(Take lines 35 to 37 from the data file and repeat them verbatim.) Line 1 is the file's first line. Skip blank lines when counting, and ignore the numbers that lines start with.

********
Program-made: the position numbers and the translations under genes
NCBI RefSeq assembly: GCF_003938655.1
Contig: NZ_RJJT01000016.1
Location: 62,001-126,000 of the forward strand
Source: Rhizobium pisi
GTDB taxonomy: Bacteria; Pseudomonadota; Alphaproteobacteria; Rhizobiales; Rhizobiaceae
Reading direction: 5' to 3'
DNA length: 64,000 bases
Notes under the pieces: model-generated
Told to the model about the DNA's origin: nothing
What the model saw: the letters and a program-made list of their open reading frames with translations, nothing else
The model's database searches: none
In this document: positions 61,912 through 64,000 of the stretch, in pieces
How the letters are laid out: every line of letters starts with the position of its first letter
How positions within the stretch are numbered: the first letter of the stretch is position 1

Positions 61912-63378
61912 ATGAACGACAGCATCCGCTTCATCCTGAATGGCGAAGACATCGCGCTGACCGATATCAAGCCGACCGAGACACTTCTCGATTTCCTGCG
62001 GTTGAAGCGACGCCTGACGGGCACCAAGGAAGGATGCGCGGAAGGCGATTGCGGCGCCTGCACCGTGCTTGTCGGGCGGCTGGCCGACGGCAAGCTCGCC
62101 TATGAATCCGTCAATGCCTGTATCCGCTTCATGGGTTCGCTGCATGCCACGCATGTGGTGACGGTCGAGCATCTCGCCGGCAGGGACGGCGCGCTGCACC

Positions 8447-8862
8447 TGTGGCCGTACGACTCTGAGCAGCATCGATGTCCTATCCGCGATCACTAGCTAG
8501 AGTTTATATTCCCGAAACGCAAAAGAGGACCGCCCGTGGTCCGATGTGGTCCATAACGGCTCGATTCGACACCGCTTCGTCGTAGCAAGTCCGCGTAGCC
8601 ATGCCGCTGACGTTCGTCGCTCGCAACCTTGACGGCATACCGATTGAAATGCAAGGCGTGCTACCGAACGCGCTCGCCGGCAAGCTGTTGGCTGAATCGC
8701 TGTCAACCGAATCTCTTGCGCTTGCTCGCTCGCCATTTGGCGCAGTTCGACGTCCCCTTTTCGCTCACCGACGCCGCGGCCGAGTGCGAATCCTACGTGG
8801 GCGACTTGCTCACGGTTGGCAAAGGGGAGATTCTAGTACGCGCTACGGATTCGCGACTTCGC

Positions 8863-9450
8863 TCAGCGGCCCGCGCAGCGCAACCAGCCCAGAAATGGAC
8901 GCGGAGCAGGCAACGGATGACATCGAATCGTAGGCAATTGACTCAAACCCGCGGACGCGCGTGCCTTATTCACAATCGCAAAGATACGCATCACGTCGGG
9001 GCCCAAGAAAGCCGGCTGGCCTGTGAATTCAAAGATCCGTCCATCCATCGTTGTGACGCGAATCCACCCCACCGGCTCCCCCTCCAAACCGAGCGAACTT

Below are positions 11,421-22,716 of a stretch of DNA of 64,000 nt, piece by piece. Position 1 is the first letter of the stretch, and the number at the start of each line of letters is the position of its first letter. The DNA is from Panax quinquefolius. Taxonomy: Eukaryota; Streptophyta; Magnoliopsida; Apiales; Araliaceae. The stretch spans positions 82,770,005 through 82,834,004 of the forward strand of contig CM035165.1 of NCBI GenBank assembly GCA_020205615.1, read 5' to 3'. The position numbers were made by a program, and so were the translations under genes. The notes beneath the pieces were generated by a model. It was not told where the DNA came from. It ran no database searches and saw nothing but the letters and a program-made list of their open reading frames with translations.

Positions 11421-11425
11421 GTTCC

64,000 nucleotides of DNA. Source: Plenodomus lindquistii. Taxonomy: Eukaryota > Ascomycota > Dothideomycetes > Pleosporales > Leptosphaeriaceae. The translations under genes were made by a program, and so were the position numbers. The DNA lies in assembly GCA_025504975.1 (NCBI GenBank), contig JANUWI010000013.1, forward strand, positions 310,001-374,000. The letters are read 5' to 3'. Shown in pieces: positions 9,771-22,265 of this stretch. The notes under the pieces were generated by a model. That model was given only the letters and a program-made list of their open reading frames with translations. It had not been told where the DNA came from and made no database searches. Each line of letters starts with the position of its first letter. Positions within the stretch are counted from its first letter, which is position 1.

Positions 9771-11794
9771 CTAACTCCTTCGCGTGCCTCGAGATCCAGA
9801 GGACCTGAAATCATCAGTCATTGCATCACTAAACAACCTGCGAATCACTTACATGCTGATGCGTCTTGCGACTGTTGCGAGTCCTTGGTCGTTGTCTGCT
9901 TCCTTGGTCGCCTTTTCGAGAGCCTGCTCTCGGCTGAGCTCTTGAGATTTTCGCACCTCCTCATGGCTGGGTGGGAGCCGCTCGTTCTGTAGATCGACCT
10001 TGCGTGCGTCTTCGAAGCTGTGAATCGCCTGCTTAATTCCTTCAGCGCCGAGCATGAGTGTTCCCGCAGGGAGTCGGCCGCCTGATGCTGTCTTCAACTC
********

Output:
9771 CTAACTCCTTCGCGTGCCTCGAGATCCAGA
9801 GGACCTGAAATCATCAGTCATTGCATCACTAAACAACCTGCGAATCACTTACATGCTGATGCGTCTTGCGACTGTTGCGAGTCCTTGGTCGTTGTCTGCT
9901 TCCTTGGTCGCCTTTTCGAGAGCCTGCTCTCGGCTGAGCTCTTGAGATTTTCGCACCTCCTCATGGCTGGGTGGGAGCCGCTCGTTCTGTAGATCGACCT